Fiona Ma Convenes Cannabis Transportation Stakeholder Discussion

State Board of Equalization (SBOE) member Fiona Ma recently joined cannabis and transportation industry leaders to discuss one of the most important cannabis issues: transportation of medicinal marijuana in the state of California

For Immediate Release:                                                                     Contact: John Vigna

November 20, 2015                                                                                916-212-0357


Sacramento— State Board of Equalization (SBOE) Member Fiona Ma was joined by officials from the California Highway Patrol (CHP), the Teamsters, cannabis industry leaders and transportation industry experts to discuss one of the most crucial and complicated issues in California’s ongoing discussion about medicinal, and potentially legalized recreational use of cannabis: how to ensure that the state keeps our roads, highways and general public safe as cannabis is moved from where it is grown to where it is sold. 

The Transportation Stakeholders Discussion is a follow-up to a similar event held by Board Member Ma in August to discuss the banking issues faced by the cannabis industry, and, as was the case with the first in this series of hearings, the event was standing room only and was full of avid participants.

“It’s clear we need a roadmap to regulation for transporting medicinal cannabis,” said Board Member Ma. “We need standards on who can transport cannabis, how cannabis can be transported, and even commonsense rules for employees like ensuring drivers aren’t impaired behind the wheel. This is about protecting people first and foremost.”

The Cannabis Transportation Stakeholders Meeting panelists engaged in a spirited and insightful discussion on the nuances of transporting cannabis across a state as large and populated as California. The meeting began with an overview of the recently enacted package of laws negotiated by members of the Legislature and the Governor to establish a comprehensive regulatory framework for medicinal cannabis—from cultivation and conservation standards, to transportation and public safety issues.

Representatives from the California Highway Patrol were also on hand to discuss their current policies on cannabis, and how new laws and regulations will change those policies. One theme that consistently emerged during the law enforcement portion of the panel was that there are a myriad of county and city ordinances on medicinal cannabis, reflecting the fact that the industry has operated without a statewide regulatory system for virtually the entirety of its existence as a legitimate business in California.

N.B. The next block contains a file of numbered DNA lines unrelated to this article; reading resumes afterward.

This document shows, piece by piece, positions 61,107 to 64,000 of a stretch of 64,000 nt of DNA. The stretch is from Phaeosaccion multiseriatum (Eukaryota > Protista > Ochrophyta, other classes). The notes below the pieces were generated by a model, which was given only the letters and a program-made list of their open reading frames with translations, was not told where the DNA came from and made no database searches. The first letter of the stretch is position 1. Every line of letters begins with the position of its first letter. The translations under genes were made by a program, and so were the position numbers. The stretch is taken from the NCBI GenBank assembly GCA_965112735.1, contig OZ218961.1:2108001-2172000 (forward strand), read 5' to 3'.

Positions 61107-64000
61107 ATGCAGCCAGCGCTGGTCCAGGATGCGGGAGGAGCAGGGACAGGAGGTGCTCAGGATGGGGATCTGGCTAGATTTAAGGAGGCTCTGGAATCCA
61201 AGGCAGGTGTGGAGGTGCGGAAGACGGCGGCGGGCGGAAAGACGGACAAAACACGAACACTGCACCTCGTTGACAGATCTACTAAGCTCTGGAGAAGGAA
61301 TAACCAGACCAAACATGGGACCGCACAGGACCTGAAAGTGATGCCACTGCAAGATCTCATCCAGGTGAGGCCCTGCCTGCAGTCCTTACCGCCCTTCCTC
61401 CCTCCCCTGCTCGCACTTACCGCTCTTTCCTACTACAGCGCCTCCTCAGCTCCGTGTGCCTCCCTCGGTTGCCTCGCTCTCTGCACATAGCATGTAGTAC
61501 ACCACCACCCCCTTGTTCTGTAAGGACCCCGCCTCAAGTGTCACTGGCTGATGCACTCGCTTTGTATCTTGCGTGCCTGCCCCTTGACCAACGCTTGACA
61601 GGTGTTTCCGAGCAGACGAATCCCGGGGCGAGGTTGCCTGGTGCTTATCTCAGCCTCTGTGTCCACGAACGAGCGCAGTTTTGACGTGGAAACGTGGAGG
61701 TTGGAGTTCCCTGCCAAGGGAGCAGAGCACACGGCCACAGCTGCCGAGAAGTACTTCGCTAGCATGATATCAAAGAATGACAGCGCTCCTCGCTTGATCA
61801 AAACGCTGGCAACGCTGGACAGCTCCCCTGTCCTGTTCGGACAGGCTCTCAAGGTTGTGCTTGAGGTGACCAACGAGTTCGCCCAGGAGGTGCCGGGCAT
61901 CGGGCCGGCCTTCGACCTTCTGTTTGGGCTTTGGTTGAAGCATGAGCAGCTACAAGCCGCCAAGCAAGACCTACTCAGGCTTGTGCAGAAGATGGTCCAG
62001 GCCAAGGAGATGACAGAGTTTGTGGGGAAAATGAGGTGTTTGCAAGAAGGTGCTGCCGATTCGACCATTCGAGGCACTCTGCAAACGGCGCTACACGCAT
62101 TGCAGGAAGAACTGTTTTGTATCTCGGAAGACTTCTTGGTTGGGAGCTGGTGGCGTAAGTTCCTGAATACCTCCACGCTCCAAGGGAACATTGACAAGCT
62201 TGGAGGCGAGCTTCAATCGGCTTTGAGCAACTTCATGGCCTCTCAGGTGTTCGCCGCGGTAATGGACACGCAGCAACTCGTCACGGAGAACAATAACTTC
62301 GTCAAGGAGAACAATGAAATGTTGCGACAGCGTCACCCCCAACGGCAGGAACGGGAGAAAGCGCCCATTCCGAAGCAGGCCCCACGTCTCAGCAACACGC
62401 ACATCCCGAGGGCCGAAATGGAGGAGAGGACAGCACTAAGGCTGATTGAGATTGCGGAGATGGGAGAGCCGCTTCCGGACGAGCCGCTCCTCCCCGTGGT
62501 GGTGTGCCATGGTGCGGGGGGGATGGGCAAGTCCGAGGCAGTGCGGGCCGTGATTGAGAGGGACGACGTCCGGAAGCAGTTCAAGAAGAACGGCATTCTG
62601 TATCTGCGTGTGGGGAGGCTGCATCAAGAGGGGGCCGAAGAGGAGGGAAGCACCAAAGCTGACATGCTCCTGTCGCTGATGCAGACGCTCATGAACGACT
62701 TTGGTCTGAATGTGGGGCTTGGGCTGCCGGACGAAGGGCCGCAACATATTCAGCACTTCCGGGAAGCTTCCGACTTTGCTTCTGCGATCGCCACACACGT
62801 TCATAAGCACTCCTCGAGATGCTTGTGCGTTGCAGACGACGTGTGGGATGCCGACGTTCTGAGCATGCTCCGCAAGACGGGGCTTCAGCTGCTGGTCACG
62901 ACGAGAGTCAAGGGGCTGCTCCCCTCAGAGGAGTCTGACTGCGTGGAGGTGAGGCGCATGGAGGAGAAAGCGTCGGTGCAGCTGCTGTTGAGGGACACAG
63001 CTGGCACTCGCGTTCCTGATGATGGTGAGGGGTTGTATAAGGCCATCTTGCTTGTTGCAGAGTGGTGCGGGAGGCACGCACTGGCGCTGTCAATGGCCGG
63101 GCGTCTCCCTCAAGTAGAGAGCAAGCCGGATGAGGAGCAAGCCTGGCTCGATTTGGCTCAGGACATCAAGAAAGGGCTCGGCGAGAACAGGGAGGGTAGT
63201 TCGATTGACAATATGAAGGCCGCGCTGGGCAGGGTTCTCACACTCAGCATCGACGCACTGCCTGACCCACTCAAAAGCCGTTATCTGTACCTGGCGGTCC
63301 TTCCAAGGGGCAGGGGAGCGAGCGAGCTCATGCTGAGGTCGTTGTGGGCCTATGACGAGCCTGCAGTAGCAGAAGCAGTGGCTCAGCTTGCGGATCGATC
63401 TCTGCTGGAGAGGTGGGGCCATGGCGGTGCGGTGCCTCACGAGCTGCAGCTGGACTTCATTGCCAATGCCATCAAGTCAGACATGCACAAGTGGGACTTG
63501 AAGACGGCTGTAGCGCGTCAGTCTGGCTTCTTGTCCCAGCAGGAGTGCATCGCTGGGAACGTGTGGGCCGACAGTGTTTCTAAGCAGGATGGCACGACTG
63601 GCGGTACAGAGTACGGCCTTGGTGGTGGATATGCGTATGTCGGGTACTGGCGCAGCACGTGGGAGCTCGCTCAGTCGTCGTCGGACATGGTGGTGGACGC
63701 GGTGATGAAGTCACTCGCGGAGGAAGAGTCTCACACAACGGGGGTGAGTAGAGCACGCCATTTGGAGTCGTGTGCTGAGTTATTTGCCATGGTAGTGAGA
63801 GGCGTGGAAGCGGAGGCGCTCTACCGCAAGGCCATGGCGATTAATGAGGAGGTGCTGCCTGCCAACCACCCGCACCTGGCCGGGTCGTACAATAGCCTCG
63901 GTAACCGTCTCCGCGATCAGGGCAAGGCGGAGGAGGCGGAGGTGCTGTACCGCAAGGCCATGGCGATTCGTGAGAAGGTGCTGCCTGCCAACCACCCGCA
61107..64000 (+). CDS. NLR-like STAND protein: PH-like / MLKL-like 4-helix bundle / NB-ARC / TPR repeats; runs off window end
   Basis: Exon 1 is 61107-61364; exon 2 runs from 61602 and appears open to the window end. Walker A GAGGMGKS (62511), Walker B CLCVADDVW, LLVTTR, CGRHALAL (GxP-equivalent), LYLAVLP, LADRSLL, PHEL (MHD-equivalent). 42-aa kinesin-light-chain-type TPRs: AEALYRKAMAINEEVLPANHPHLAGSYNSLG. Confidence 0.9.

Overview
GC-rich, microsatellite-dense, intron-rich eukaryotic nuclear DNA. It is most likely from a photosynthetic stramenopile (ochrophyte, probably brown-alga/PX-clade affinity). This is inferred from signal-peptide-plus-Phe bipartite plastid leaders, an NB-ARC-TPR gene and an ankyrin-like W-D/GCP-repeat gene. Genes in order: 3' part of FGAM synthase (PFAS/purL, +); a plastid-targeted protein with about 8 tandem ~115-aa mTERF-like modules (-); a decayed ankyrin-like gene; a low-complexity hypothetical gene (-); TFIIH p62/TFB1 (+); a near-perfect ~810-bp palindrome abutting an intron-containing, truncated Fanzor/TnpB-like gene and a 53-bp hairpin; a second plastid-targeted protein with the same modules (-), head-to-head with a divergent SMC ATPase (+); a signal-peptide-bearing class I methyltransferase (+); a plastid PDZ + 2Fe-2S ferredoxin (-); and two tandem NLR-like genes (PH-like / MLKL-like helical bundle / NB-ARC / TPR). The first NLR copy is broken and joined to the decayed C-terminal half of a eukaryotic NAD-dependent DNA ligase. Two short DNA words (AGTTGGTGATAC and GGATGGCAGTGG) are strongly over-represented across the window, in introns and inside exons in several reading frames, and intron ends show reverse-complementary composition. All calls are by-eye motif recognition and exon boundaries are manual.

“The presentation from the CHP was spot on, and showed why it’s so important for us to have this discussion. Law enforcement needs clear standards so that they can do their job of keeping us safe,” said Board Member Ma. 
Currently, an estimated $1.3 billion worth  of medicinal cannabis is grown in California each year, with the vast majority of grow operations—legal or otherwise—located in the rural northern counties of California, while medicinal cannabis is consumed across the entire state, but especially in major population centers in the Bay Area and Los Angeles. 

At present, there are no regulations governing how medicinal cannabis is transported from where it’s grown to where it’s sold. This lack of regulation means that most grow operations take an ad hoc approach to transporting their products to the point of sale. As a result, there is no uniformity in the industry when it comes to determining who, and by what method, cannabis will be shipped.            

The presentation was capped by panelists representing various cannabis transportation businesses, including businesses that deliver cannabis directly to consumers and insurers who underwrite policies for cannabis transportation businesses. Their experiences and insights added a depth of real world understanding to the practical challenges of setting up a workable system of regulations, including the ability to track cannabis in real time so that regulators, auditors and the industry can be tracked and trace cannabis at every point in the supply chain. 
“Today’s discussion drives home the point that we need clear rules of the road when it comes to transporting cannabis,” added Ms. Ma.

To watch a video of today’s discussion, please visit:

For more information on Board Member Ma’s work on developing comprehensive cannabis regulations, please visit:

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The five-member California State Board of Equalization (BOE) is a publicly elected tax board. Established in 1879 by a constitutional amendment, the BOE was initially charged with responsibility for ensuring that county property tax assessment practices were equal and uniform throughout the state. Currently the tax programs administered by the BOE are concentrated in four general areas: sales and use taxes, property taxes, special taxes and the tax appellate program. The BOE collects $60 billion annually in taxes and fees supporting state and local government services. It hears business tax appeals, acts as the appellate body for franchise and personal income tax appeals, and serves a significant role in the assessment and administration of property taxes.  For more information on other taxes and fees in California, visit

Fiona Ma represents close to 10 million people living in District Two on the State Board of Equalization. Her district includes the following 23 counties: Alameda, Colusa, Contra Costa, Del Norte, Glenn, Humboldt, Lake, Marin, Mendocino, Monterey, Napa, San Benito, San Francisco, San Luis Obispo, San Mateo, Santa Barbara, Santa Clara, Santa Cruz, Solano, Sonoma, Tehama, Trinity, and Yolo.

For more information, please visit Board Member Ma’s website at: